- If you really can’t stand to be unplugged, consider getting an international data plan. You can rely on WiFi in your lodgings, coffee shops, and other public areas to stay connected on social media. But if you really can’t stand the idea of being unplugged, purchase an international phone or data plan with your cell phone carrier for the duration of your trip. I suggest you simply carry around a small guidebook and pick up a Métro map to save your money though.
- Airbnb is a great alternative to pricey hotels or hostels. If you prefer to travel with the comforts of home, check out Airbnb listings. There are many French home options on Airbnb that are on par or cheaper than hotel prices. Airbnb hosts are invested in making your stay in their homes comfortable. After all, no one wants a bad review. Hosts can also clue you in to restaurants, sights, and shopping only locals would be aware of.
- Pack light! Pack light enough to only have carry-on luggage with the intention of remixing what you bring. You may want to to buy some souvenirs for yourself and others. Remember to pack an international converter to charge your devices.
- If you’re on a tight budget, buy food and snacks at a neighborhood grocery store. Your expenses can add up pretty quickly in Paris. To save money, try to have one great meal a day and eat inexpensively by visiting a local market for breakfast and snack options. Street food options (like crepes) are also relatively inexpensive. Food was not the focus of my trip planning, but it definitely will be next time around. My rule of thumb for visiting restaurants I hadn’t researched in advance was that if the restaurant had a line/wait, or even just a fair amount of happy looking diners, it was worth trying. Remember, you can still save money when travelling, people think they have to spend huge amounts, you don’t, if you know what you are doing.Check out the link list at the bottom of this post for restaurant suggestions.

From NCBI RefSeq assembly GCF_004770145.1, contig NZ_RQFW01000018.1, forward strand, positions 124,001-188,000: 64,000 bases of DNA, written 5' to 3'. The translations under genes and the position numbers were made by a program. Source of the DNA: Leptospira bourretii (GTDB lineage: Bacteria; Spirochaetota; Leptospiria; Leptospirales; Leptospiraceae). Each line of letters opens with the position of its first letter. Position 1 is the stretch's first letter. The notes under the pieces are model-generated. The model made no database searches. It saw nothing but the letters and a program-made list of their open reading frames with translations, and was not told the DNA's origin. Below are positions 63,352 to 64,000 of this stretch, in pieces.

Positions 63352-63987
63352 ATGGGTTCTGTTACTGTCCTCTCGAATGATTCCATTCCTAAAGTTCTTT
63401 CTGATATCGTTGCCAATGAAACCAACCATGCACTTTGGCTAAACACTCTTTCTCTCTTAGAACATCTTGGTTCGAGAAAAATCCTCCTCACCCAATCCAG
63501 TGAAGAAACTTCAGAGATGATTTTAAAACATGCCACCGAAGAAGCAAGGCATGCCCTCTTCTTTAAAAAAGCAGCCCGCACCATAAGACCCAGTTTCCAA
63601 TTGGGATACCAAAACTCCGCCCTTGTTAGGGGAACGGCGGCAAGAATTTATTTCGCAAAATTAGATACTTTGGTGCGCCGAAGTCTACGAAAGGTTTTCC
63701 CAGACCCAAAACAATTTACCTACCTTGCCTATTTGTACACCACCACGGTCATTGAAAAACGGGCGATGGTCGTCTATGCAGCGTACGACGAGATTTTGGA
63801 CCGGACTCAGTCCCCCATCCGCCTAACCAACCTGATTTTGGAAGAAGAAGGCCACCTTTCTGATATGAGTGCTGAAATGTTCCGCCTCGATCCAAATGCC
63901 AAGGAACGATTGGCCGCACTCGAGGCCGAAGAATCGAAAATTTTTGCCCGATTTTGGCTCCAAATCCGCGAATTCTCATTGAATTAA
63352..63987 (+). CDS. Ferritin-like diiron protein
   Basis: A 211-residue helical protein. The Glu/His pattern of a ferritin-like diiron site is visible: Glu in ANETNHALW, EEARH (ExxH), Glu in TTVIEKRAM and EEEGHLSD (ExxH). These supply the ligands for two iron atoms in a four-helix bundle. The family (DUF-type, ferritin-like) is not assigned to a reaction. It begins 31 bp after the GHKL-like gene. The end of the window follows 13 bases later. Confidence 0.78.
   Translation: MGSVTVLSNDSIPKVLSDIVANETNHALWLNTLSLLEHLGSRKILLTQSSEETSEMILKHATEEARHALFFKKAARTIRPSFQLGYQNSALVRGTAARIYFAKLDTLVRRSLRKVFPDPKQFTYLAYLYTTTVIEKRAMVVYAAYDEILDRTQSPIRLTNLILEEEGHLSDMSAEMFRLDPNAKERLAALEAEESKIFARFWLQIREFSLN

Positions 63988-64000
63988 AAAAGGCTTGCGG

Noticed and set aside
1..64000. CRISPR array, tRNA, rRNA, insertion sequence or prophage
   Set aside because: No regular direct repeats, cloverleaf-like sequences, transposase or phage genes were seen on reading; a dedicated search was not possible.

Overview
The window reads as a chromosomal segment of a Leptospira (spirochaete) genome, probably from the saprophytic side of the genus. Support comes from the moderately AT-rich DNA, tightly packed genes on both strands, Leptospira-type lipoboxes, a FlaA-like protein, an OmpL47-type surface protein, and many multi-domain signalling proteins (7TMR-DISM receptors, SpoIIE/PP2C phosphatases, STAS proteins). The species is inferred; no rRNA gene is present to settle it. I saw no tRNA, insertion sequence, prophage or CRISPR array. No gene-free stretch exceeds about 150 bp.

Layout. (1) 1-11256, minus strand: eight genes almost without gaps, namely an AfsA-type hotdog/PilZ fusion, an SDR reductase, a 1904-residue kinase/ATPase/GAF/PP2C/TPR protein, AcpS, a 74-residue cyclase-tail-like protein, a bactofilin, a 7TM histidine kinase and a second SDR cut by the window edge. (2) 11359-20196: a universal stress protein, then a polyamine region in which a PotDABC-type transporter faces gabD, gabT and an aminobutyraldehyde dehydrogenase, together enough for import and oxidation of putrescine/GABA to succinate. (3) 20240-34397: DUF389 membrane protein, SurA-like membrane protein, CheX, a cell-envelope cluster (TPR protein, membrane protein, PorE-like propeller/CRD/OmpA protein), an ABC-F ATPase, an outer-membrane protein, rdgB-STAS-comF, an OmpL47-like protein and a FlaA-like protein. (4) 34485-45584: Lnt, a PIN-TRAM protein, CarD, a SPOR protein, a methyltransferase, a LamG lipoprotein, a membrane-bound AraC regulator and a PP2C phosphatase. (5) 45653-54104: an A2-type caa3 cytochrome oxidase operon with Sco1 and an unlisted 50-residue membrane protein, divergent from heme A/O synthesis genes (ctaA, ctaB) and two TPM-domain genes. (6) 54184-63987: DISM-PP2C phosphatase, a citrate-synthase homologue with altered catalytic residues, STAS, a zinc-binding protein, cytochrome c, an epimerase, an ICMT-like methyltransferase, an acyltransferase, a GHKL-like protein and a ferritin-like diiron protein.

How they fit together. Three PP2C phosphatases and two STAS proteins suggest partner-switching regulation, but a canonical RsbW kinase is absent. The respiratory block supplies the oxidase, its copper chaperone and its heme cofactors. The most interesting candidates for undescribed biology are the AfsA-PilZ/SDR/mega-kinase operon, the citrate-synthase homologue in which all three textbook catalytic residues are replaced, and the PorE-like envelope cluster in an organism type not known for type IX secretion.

- Create a shopping budget and stick to it. To ensure that you don’t cry when you look at your next bank statement when you get back home, set an amount of money you want to spend per day an all things including shopping and stick to it. A travel guide book I read suggested allocating for $120 a day in spending money, but it’s definitely possible to manage on less. Allow for plenty of time for window shopping as well. Even wandering around a Phamacie is fun in Paris simply because the items are packaged so prettily. Try to also diversify your shopping experiences. Depending on your preference, select a few outdoor/flea markets, department stores, and boutiques/stores unique to Paris to visit. Try to resist the allure of multinationals you can visit at home like H&M and Zara. There are great shopping areas to be found all over the city. I really enjoyed visiting Merci and would have also visited Colette if I hadn’t run out of time. Vintage lovers should definitely try to visit a flea market. Shopping suggestions can be found in the link list below.
For more info to help you plan your trip, check out these links:
- The Kitchy Kitchen’s Guide to Paris
- Design Sponge Paris City Guide
- De Quelle Planete Et-Tu Guide to Paris
- Fluent City Blog’s Essential Paris: Top Things to Do in Paris
- Paris in Four Month’s Paris Tips
- Rick Steve’s Tips on Planning Your Time in Paris
Have you been to Paris before or are you planning to visit in the future? Do you have any more tips to add?